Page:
South California, south Nevada, most of Arizona and a small part of south New Mexico
Usually up to 5 feet, sometimes more
Plains, slopes and washes in desert areas; below 5,000 feet
Narrowly elliptic to linear; up to 1.5 inches long
Bebbia juncea, an aromatic shrub, can sometimes grow up to ten feet tall, forming large clumps, but is usually less than half this height. The slender stems are woody at the base, light green when young, and branch profusely; they may be hairless, or lightly covered with short, rough hairs. The leaves, relatively few in number, may be opposite or alternate, and are usually stemless. They may have a few sharp lobes, but are generally unlobed.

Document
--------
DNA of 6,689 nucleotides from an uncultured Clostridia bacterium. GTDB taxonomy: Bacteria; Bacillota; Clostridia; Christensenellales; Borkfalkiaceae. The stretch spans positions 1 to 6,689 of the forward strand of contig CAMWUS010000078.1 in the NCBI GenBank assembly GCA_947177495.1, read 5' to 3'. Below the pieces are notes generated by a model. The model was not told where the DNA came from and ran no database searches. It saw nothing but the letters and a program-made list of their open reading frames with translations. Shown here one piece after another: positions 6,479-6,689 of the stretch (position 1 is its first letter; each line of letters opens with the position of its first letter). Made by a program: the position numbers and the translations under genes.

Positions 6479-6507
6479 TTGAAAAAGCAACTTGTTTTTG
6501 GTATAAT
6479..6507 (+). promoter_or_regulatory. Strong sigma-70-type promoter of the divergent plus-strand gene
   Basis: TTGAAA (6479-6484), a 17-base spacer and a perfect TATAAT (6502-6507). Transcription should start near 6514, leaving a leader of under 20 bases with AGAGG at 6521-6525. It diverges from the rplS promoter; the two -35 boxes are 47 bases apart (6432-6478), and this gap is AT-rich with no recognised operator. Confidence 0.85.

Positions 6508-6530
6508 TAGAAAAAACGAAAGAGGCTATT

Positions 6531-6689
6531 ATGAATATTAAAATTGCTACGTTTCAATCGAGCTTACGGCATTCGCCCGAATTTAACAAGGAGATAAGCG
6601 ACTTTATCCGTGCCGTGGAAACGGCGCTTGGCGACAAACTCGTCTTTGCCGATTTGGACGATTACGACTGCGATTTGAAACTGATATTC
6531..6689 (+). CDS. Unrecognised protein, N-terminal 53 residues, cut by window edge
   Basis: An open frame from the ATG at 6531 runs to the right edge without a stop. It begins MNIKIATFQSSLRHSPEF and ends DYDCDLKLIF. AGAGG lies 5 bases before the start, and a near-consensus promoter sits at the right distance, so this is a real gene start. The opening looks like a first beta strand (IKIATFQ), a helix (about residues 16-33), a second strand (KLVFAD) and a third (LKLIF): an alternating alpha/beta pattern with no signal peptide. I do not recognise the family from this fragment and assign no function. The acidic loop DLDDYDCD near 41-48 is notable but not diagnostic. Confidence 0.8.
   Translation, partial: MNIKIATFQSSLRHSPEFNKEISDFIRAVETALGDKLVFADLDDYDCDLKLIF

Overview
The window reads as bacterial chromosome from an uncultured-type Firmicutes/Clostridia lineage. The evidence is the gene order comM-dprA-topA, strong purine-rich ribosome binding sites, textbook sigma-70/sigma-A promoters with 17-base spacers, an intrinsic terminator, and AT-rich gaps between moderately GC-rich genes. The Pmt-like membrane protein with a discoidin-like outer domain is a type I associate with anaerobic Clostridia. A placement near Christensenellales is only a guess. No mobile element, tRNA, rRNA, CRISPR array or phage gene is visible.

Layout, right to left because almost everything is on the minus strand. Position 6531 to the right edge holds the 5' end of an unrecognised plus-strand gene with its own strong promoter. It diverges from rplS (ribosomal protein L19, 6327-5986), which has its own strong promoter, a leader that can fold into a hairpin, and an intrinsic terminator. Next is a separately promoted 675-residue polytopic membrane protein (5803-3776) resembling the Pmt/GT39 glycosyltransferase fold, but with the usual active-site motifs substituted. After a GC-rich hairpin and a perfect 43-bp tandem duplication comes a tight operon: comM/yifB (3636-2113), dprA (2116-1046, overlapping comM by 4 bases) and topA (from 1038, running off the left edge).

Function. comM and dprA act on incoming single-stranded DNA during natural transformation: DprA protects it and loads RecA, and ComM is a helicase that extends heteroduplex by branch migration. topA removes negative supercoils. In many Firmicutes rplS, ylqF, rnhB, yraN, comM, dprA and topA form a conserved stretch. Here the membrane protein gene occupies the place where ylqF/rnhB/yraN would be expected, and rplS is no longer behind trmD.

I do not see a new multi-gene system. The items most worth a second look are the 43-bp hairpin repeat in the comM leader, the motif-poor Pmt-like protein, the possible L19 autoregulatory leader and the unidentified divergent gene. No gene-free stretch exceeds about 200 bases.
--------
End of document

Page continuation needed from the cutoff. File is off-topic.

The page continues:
Flowerheads are produced singly at the branch tips, and they consist only of disc florets, colored yellow-orange, numbering between 20 and 50, and containing both anthers and stigmas. Below the florets are up to 30 phyllaries, differently sized, and arranged in three to five rows; they have ciliate edges and hairy surfaces.
This species flowers year round, with the peak time in the spring. All US plants are var aspera, with linear to lanceolate phyllaries, pointed and often recurved at the tip; var juncea of Baja California has broader phyllaries, with rounded tips.